Everything You Need To Know About The "Masterpiece Cakeshop" Case Before The Supreme Court


On December 5, the Supreme Court will hear oral arguments in Masterpiece Cakeshop v. Colorado Civil Rights, a case that could have great implications for LGBT rights.

Kathryn Scott Osler/The Denver Post via Getty Images

DENVER, CO - AUGUST 04: Engaged gay couple Dave Mullins, second from left, and Charlie Craig, left, were joined by a small group of supporters in Lakewood on Saturday, August 4, 2012 to protest and boycott the Masterpiece Cakeshop at 3355 S. Wadsworth Blvd. The couple went to the cake shop last week, and the owner turned the couple away saying he would not make them a rainbow-themed wedding cake. Cate Owen, who did not know the couple personally, saw the posting on the couple's facebook page and decided to organize the protest on the street near the cake shop. (Photo by Kathryn Scott Osler/The Denver Post via Getty Images)

It hasn't gotten as much exposure as other cases before the high court, especially those involving marriage equality. So who are the players and what's at stake? We're glad you asked.

Here's a quick primer on Masterpiece Cakeshop v. Colorado Civil Rights. Check back for more news as the suit progresses.

Who's involved?


The plaintiffs are David Mullins and Charlie Craig (above). The defendant is Jack Phillips (below).

Matthew Staver/For The Washington Post

LAKEWOOD, CO - SEPT 1: Jack Phillips stands for a portrait near a display of wedding cakes in his Masterpiece Cakeshop in Lakewood, CO on Thursday, September 1, 2016. Jack Phillips is owner of Masterpiece Cakeshop in Lakewood, Colo., and has a case before the Supreme Court. He is one of the bakers who does not want to bake wedding cakes for same-sex couples, saying it violates his religious beliefs, and has been found in violation of Colorado law.(Photo by Matthew Staver/For The Washington Post via Getty Images)Slug: JACKPHILLIPS

What's it about?

Lindsay Pierce/The Denver Post via Getty Images

LAKEWOOD, CO - January 13: Jack Phillips, owner of Masterpiece Cake in Lakewood, decorates a birthday cake Thursday, January 3, 2012. (Photo by Lindsay Pierce, The Denver Post)

Mullins and Craig visited Masterpiece Cakeshop in July 2012 with Craig’s mother, hoping to order a cake for their upcoming wedding. Phillips, the bakery's owner, told them he couldn’t sell a wedding cake to a same-sex couple because it violated his religious belief that marriage is between one man and one woman. They filed suit with the Colorado Civil Rights Commission, contending Phillips was violating the state's anti-discrimination law.

And the commission agreed.

Masterpiece Cakeshop

Phillips, though, argued his right to free speech (via his cakes) was being infringed and appealed all the way to the high court. He's being bankrolled by The Alliance Defending Freedom, a right-wing Christian legal group that previously defended Prop 8 in federal court. The ADF argues that Phillips’ faith “compels him to use his artistic talents to promote only messages that align with his religious beliefs.”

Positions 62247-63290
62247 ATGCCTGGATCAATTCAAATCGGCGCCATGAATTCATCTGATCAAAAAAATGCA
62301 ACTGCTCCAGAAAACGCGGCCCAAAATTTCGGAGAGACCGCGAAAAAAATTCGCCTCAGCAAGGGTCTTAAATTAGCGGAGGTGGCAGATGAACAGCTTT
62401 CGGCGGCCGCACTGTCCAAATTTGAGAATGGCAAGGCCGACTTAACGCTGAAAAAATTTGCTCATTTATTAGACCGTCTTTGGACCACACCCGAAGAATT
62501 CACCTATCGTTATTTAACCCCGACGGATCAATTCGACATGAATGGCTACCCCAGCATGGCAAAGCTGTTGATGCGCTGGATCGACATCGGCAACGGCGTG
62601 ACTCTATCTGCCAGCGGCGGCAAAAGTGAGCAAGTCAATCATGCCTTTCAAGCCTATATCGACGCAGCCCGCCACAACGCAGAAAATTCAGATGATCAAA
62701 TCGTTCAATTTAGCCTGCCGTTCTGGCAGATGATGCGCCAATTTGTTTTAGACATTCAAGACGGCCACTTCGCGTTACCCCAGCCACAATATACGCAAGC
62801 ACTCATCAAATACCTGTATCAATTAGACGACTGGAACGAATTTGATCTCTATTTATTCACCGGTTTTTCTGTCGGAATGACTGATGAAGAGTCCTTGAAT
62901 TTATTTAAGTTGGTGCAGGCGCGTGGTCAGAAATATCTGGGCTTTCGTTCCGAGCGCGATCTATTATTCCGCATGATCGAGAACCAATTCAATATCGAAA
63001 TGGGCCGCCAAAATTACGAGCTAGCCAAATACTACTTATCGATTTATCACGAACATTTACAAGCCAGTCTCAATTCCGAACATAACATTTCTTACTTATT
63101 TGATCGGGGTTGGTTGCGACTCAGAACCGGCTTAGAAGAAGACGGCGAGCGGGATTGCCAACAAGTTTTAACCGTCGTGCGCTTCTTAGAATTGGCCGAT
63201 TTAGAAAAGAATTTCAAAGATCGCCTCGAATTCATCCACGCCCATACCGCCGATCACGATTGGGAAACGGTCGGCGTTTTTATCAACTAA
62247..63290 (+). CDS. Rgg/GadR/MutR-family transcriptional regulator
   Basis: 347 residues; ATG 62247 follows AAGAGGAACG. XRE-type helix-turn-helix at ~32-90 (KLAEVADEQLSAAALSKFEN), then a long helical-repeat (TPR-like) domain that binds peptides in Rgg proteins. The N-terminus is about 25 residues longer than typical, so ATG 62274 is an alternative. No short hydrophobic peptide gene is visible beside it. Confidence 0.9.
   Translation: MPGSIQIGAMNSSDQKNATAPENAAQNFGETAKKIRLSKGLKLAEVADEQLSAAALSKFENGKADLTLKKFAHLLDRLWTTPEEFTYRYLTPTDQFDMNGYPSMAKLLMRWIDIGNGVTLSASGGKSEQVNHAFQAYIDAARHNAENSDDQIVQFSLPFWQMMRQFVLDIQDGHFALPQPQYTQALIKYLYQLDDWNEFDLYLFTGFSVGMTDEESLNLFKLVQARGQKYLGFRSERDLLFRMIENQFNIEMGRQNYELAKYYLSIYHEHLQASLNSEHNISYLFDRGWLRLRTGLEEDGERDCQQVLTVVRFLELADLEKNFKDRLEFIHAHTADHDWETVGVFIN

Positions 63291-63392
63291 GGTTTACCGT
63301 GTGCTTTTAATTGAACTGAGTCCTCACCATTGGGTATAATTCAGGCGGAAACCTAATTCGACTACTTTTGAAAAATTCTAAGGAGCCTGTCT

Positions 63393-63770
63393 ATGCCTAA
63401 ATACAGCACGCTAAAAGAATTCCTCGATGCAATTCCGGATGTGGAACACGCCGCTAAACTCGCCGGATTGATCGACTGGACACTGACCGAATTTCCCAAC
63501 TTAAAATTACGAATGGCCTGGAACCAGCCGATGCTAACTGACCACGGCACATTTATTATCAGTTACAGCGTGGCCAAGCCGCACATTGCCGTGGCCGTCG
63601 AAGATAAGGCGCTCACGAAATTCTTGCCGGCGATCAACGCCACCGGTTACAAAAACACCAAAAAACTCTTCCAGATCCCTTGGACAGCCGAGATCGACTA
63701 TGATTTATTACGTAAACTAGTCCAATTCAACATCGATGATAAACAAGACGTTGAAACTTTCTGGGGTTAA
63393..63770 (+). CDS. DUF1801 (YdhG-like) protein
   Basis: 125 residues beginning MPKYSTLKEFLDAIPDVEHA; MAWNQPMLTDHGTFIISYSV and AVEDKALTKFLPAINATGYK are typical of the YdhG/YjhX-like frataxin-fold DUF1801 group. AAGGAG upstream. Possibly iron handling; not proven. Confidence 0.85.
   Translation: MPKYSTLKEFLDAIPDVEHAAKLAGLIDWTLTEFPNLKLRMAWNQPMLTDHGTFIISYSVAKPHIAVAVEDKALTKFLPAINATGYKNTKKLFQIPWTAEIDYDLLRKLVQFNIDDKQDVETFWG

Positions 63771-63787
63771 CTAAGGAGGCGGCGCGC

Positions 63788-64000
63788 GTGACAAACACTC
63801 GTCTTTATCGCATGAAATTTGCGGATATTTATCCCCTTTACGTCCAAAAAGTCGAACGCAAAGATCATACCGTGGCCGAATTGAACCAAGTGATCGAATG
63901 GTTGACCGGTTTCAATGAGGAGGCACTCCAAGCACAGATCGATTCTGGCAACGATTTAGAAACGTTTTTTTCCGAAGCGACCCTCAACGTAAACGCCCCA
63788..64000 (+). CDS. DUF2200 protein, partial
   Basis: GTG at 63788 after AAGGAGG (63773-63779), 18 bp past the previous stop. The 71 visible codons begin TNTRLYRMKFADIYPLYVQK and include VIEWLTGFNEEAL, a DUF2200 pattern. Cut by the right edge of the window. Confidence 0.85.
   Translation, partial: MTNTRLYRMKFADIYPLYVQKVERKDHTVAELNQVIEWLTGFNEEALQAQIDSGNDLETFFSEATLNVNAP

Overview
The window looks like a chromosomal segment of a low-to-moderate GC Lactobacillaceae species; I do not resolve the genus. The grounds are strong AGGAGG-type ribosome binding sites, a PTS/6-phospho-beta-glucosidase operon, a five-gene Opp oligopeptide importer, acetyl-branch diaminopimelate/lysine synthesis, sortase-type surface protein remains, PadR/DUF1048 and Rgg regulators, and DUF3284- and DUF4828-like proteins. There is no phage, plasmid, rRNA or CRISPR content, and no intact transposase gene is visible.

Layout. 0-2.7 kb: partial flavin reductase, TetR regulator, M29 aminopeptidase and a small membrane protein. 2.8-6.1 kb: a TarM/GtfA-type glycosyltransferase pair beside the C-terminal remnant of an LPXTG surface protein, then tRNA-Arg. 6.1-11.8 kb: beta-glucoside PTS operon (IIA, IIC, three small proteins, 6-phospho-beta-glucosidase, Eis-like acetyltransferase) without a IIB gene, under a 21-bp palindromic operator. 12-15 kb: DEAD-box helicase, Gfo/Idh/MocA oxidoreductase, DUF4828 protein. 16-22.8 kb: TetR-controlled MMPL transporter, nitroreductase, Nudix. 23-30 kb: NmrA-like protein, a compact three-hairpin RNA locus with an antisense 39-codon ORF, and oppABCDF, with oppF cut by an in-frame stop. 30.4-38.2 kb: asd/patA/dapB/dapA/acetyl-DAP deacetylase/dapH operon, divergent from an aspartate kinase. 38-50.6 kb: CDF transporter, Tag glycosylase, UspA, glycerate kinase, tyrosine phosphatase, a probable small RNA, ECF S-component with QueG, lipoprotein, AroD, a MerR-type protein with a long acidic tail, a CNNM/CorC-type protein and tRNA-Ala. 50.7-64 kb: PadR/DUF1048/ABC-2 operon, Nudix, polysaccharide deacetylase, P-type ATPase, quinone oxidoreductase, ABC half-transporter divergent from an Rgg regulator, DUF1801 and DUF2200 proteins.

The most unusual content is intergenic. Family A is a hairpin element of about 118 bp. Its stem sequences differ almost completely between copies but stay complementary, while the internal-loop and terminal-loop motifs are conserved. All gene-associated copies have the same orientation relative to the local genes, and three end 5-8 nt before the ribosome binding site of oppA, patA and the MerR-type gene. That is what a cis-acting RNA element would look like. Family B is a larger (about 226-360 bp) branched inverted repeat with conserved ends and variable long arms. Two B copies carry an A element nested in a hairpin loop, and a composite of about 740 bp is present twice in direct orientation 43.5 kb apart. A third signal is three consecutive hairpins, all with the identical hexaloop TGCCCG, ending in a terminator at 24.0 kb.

The ACLU, which is representing Mullins and Craig, counters that it's not the message he's really upset with, it's the kind of customer. “Everyone has a right to their religious beliefs,” said Mark Silverstein of the Colorado ACLU. “But business owners cannot rely on those beliefs as an excuse to discriminate against prospective customers.”

When and where is it happening?

The front of the Supreme Court building and the famous words "Equal Justice Under Law" above the pillars.

Oral arguments will be heard December 5, 2017, at the United States Supreme Court Building in Washington, D.C.

Why should I care?

At its heart, Masterpiece Cakeshop v. Colorado Civil Rights is not about cake: It's about whether it is legal to discriminate if it's part of your religion.

Phillips doesn't deny he broke Colorado's civil rights code—he believes the code is unconstitutional.

There are thousands of anti-discrimination laws across America that ban bias based on sexual orientation and gender identity, not to mention based on race, marital or parental status, immigration status, or any other number of criteria. If SCOTUS finds for Phillips, it'll set a precedent that religious beliefs trump civil liberties.

Various wedding-related businesses have made similar claims, though none of those cases have reached SCOTUS before. (Florist Barronelle Stutzman, who refused to provide flowers for a same-sex ceremony, has already asked her case be consolidated with Phillips.)

A loss for our side will also give strength to the mounting number of "religious freedom" laws in America.

Thankfully most Americans oppose anti-LGBT bigotry in the public sector: A 2015 poll showed 61% of respondents were against letting a business, say, refuse to cater a lesbian wedding.

But the small number that embrace discrimination are really big on it. And they're organized and have deep pockets. (Also, God.) The Justice Department has filed an amicus brief in support of Masterpiece Cakeshop and the White House has asked to argue on Phillips' behalf, in addition to his attorneys' arguments.

More than 40 briefs have also been filed supporting Mullens and Craig, including ones by Ben & Jerry's, Tammy Baldwin, and one signed by culinary stars like Anthony Bourdain And Ace Of Cakes' Duff Goldman. "When a chef offers something to the public," it read, "he must offer it to all."

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